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Martin Bell

Martin Bell was the second member of 'The Group' to become a Gregory Fellow in Poetry. Aged 49, he was the oldest poet to hold the Fellowship.

Martin Bell was born in Hampshire in 1918. He attended University College Southampton, where he read for an external London Honours degree in English, followed in 1939 by a Diploma in Education. He served from 1939 to 1946 with the Royal Engineers in Lebanon, Syria and Italy.

From the mid-1950s, Bell became a prominent member of 'The Group' in London, having been introduced by Peter Redgrove following a chance meeting outside Chiswick Library. He regularly attended 'The Group's' meetings until leaving for Leeds in 1967, and was influential in its workings. He was later described by Philip Hobsbaum as, "much older than the rest of us, and much the best linguist;" and by Peter Porter as, "the father and tone-setter of Group discussions." (1) During this time, Bell held various teaching posts through London County Council; and worked as an opera critic for The Queen magazine, a post obtained through his friend Anthony Burgess. He was awarded the first Arts Council Poetry Bursary in 1964, enabling him to work part-time and allowing more time for writing.

Bell succeeded David Wright to the Gregory Fellowship, having been recommended for the position by Professor A. Norman Jeffares. At age 49, he was the oldest poet to hold the Fellowship. (2) The outbreak of war in 1939 and Bell's personal circumstances had interrupted his career and his development as a poet; Peter Porter pinpoints his poetic "flowering" as having come to Bell in early middle age, notably between 1955 and 1965. (3) Bell's poems appeared in journals, and a selection of his poetry was included in the Penguin Modern Poets series, alongside poems by George Barker and Charles Causley in 1962. However, Collected Poems, 1937-1966, was the first and only poetry collection to be published during his lifetime.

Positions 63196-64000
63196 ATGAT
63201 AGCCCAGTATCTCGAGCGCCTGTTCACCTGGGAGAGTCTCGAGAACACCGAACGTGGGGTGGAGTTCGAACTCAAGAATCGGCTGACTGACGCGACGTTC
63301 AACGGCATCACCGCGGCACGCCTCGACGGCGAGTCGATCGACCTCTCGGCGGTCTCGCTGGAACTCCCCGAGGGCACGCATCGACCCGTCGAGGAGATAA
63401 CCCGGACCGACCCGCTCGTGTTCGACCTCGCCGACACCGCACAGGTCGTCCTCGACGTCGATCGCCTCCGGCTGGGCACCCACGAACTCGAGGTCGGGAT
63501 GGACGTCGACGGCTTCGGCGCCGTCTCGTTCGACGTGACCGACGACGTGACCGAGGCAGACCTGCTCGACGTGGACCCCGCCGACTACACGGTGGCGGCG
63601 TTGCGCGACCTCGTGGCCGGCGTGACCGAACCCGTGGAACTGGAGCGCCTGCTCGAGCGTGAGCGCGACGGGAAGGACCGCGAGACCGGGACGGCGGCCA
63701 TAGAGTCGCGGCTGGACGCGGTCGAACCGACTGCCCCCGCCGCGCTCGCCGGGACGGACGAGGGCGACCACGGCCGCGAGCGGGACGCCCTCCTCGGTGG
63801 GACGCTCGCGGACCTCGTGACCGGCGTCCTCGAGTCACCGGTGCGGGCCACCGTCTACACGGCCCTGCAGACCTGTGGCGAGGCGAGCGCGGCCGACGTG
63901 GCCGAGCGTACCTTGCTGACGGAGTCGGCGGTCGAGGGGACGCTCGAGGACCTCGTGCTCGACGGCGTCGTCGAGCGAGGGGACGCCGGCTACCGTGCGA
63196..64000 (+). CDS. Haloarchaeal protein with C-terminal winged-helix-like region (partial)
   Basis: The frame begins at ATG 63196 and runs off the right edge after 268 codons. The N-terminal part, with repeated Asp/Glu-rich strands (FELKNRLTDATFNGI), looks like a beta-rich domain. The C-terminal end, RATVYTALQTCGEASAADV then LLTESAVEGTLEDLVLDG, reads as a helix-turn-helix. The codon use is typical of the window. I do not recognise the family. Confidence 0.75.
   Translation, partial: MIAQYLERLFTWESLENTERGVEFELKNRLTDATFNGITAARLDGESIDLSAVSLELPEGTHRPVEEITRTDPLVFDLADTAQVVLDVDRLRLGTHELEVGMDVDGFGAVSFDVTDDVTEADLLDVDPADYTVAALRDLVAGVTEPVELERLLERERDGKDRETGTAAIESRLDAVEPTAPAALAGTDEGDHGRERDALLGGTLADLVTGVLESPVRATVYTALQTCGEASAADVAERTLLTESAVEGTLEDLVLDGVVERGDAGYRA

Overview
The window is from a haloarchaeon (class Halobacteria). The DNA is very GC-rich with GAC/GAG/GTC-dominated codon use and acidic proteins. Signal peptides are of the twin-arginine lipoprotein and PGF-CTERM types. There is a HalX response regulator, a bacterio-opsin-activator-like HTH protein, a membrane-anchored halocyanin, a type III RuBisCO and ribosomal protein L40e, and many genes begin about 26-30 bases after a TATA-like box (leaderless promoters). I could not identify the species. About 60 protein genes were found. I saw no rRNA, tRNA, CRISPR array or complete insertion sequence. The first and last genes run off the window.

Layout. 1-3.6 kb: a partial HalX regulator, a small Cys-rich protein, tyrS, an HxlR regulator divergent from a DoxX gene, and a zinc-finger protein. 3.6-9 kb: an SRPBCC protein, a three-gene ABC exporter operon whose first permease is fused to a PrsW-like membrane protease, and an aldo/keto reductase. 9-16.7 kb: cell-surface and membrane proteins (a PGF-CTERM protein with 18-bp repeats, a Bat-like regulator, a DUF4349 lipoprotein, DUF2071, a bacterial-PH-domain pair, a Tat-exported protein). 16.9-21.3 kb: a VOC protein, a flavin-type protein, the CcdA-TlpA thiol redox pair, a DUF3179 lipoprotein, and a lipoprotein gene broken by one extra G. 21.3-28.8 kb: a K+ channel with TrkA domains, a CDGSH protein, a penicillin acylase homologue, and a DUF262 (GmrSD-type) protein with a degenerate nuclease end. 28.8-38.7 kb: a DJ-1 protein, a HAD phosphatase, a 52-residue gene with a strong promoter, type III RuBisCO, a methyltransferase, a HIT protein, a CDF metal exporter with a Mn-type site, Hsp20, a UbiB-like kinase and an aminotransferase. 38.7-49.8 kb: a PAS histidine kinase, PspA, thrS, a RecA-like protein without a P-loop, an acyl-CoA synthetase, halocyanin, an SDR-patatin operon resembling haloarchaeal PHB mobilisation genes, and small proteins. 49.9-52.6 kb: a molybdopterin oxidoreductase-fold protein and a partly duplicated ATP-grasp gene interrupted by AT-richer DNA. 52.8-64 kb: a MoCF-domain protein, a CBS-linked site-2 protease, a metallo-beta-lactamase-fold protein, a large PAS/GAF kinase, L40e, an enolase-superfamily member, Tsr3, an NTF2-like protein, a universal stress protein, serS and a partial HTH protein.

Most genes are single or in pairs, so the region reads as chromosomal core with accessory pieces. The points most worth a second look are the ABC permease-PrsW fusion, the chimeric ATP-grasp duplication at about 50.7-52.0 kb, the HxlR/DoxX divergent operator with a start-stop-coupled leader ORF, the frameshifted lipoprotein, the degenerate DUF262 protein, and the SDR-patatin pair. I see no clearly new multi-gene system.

Like his predecessors, Bell contributed both editorial advice and poems to the student literary magazine Poetry and Audience. In his final editorial as editor of the magazine, Ronnie Sullivan thanked Bell for his advice and for "contacting outside poets." Peter Porter, Gavin Ewart, and Norman MacCaig were amongst those who appeared in the magazine's cyclostyled pages during Bell's Fellowship. (4) Bell may also have been influential in the production of issues of Poetry and Audience entirely devoted to translations.

As well as being involved in and contributing to student poetry seminars at which he sometimes read his own work, Bell held regular discussion sessions for student poets in the Fenton pub, close to the University. Announcements in Poetry and Audience also show that Bell participated in readings open to the Leeds public, including a reading with fellow 'Leeds poets' Geoffrey Hill and William Price Turner at the Civic Institute in February 1968, and a reading with George MacBeth, himself a member of 'The Group', in December of that year.